The earliest known British automobile was built for breaking the law
Photos courtesy Bonhams.
Not intentionally, of course, but the brothers Santler couldn’t help but break existing British road laws when they first ventured out in the little car they called “Malvernia.” Still, they had to give it a shot and in the process may have become the first automobile manufacturers in Great Britain in a car that will next month head to auction.
To be clear, self-propelled road locomotives plied the country’s roads well before Charles and Walter Santler decided they wanted to build their own personal horseless carriage. Typically gargantuan and slow, the steam-powered locomotives either worked local farms or served as stages, hauling a dozen or more passengers at a time. Their proliferation in the 1820s and 1830s not only caused traffic problems, but also led to the passage of the infamous Locomotive Acts starting in 1861.
Like many entrepreneurs, Charles and Walter Santler decided to bend the rules a little bit in 1887. Nothing prevented the brothers — both engineers in their father’s steam-engine business in Malvern, Worcestershire — from installing a triple-expansion steam engine in an atypically small handbuilt steel frame. Where they ran afoul of the existing Highways and Locomotives (Amended) Act of 1878 (in addition to the lack of a man walking ahead of their carriage with a red flag) was in deciding to put a two-place bench seat atop the frame: The law required a three-man crew.
According to the Bonhams description of the Santler carriage, after a few spins around town in 1889, the Santlers shelved the idea, probably repurposed the steam engine, and didn’t touch the horseless carriage chassis again until 1891 or 1892, when they installed a coal gas engine, then, later, a small single-cylinder gasoline engine.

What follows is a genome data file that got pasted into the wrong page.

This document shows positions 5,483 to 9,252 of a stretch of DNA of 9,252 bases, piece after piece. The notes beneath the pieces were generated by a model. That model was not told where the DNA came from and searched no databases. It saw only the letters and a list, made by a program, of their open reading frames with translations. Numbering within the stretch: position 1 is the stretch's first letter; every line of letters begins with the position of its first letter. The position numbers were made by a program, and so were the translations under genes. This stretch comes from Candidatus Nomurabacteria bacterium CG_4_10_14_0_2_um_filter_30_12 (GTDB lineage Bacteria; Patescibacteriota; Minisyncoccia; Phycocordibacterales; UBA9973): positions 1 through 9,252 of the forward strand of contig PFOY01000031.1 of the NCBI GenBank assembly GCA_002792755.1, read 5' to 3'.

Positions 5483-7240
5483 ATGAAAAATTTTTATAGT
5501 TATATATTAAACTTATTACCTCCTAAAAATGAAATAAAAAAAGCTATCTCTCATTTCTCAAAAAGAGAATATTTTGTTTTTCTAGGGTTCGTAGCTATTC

After the Locomotives and Highways Act of 1896 essentially repealed the earlier, more restrictive Locomotive Acts and spurred on the automobile industry in Great Britain, the Santlers continued with their horseless carriage experiments and even went into limited automobile production in the mid-1910s. Throughout that time, Charles Santler kept the old Malvernia around, trotting it out once a decade or so for some event or another.
Certainly due to its unique status successive owners struggled with the car’s narrative. Early documentation of the car was lost in a bombing raid in World War II; its owner in the 1950s installed a Benz 3.5-hp water-cooled single-cylinder engine, which remains with the car; and nobody appeared willing to deep-dive into the car’s history until Dr. Alan Sutton bought it in 1985 and documented the car’s entire history.
Since then, Sutton registered the Malvernia — since rechristened the Santler — for the road, finally making it street legal 100 years after its construction, and entered it in the London-to-Brighton Veteran Car Run multiple times. It has yet another trip to the coast scheduled for this year’s run, the same weekend Bonhams intends to sell it at the auction house’s annual car run sale in London.
The Bonhams pre-auction estimate for the car ranges from £200,000 to £250,000 ($260,000 to $330,000). The sale, which includes at least five other
18th 19th-century self-propelled vehicles, takes place November 3. For more information, visit Bonhams.com.